If one regularly chants 333,333 names daily for a month (30 days) and then chants ten more names, he will thus chant ten million names. In this way a devotee worships the Supreme Personality of Godhead. Such worship is called yajña. Yajñaiḥ saṅkīrtana-prāyair yajanti hi su-medhasaḥ: (SB 11.5.32) those whose intelligence is brilliant accept this hari-nāma-yajña, the yajña of chanting the holy name of the Lord. By performing this yajña, one satisfies the Supreme Personality of Godhead and thus attains perfection in spiritual life. According to external vision, Haridāsa Ṭhākura belonged to a Muslim family. Nevertheless, because he engaged himself in performing the yajña of chanting the Hare Kṛṣṇa mahā-mantra, he became a regularly initiated brāhmaṇa. As stated in Śrīmad-Bhāgavatam (SB 3.33.6):
- yat-prahvaṇād yat-smaraṇād api kvacit
- śvādo ‘pi sadyaḥ savanāya kalpate
- kutaḥ punas te bhagavan nu darśanāt
Even if a devotee comes from a family of dog-eaters, if he surrenders to the Personality of Godhead he immediately becomes a qualified brāhmaṇa and is immediately fit to perform yajña, whereas a person born in a family of brāhmaṇas has to wait until completing the reformatory processes before he may be called saṁskṛta, purified. It is further said in Śrīmad-Bhāgavatam (SB 12.1.40):
- asaṁskṛtāḥ kriyā-hīnā rajasā tamasāvṛtāḥ
- prajās te bhakṣayiṣyanti mlecchā rājanya-rūpiṇaḥ
“In the Age of Kali, mlecchas, or lowborn people who have not undergone the purifying process of saṁskāra, who do not know how to apply that process in actual life, and who are covered by the modes of passion and ignorance will take the posts of administrators. They will devour the citizens with their atheistic activities.” A person who is not purified by the prescribed process of saṁskāra is called asaṁskṛta, but if one remains kriyā-hīna even after being purified by initiation—in other words, if one fails to actually apply the principles of purity in his life—he remains an unpurified mleccha or yavana. On the other hand, we find that Haridāsa Ṭhākura, although born in a mleccha or yavana family, became Nāmācārya Haridāsa Ṭhākura because he performed the nāma-yajña a minimum of 300,000 times every day.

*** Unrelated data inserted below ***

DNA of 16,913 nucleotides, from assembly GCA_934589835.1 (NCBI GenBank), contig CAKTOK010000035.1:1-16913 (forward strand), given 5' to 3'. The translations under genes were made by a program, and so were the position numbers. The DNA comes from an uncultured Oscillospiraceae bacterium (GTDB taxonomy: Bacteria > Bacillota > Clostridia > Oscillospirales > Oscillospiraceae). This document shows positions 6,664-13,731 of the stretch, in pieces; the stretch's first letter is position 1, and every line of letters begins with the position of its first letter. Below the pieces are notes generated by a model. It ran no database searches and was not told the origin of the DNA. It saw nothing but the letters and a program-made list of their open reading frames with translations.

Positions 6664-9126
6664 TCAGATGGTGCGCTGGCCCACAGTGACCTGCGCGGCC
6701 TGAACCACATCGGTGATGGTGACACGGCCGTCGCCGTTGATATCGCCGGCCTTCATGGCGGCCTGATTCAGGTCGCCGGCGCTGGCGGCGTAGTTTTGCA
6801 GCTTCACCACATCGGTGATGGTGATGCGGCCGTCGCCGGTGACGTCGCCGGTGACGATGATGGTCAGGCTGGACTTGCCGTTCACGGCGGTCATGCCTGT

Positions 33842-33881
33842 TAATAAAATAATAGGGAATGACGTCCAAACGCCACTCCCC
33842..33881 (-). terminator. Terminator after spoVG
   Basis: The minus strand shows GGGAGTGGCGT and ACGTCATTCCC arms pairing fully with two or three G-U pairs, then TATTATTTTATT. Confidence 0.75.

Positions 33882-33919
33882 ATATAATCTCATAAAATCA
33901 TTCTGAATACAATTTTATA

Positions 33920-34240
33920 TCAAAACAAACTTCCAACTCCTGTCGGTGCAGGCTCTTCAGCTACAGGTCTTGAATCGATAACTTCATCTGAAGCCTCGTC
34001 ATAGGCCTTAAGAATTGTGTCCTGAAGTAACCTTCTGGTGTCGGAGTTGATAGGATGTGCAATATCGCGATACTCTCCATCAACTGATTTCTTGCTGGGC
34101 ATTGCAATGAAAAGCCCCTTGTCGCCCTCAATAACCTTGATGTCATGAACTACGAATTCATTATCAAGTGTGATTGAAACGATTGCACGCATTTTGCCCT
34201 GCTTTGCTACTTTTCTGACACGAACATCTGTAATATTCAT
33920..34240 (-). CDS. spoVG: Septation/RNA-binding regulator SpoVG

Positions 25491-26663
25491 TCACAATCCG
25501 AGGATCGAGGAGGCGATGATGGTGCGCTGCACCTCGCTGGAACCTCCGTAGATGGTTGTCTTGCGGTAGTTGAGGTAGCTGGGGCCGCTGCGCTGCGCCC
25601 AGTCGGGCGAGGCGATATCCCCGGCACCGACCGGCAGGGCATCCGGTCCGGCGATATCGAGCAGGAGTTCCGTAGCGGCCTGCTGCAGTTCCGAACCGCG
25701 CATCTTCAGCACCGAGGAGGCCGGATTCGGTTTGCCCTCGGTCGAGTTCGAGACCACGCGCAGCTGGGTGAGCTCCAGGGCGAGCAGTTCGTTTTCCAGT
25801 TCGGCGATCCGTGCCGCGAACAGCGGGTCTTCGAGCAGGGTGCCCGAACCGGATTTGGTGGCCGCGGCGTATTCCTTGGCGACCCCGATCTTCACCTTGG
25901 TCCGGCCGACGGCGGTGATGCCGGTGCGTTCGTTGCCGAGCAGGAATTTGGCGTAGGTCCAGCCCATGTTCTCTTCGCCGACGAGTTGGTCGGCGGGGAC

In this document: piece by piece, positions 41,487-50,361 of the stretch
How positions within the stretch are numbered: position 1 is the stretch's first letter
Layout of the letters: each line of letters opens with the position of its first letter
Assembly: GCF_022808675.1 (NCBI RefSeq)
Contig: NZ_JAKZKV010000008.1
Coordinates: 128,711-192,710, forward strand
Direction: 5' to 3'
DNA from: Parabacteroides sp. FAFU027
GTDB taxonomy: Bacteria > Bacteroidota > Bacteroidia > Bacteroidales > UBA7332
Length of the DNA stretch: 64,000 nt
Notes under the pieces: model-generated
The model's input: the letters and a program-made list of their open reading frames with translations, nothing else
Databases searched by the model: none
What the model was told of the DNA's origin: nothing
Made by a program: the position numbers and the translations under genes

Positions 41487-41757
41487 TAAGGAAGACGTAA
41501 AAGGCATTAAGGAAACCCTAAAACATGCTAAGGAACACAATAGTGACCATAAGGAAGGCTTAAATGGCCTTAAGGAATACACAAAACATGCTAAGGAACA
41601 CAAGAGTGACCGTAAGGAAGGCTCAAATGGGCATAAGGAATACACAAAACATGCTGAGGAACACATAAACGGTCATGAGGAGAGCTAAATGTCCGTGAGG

Herein we find that Haridāsa Ṭhākura strictly followed his regulative principle of chanting 300,000 names. Thus when the prostitute became restless, he informed her that first he had to finish his chanting and then he would be able to satisfy her. Actually Haridāsa Ṭhākura chanted the holy name of the Lord for three nights continuously and gave the prostitute a chance to hear him. Thus she became purified, as will be seen in the following verses.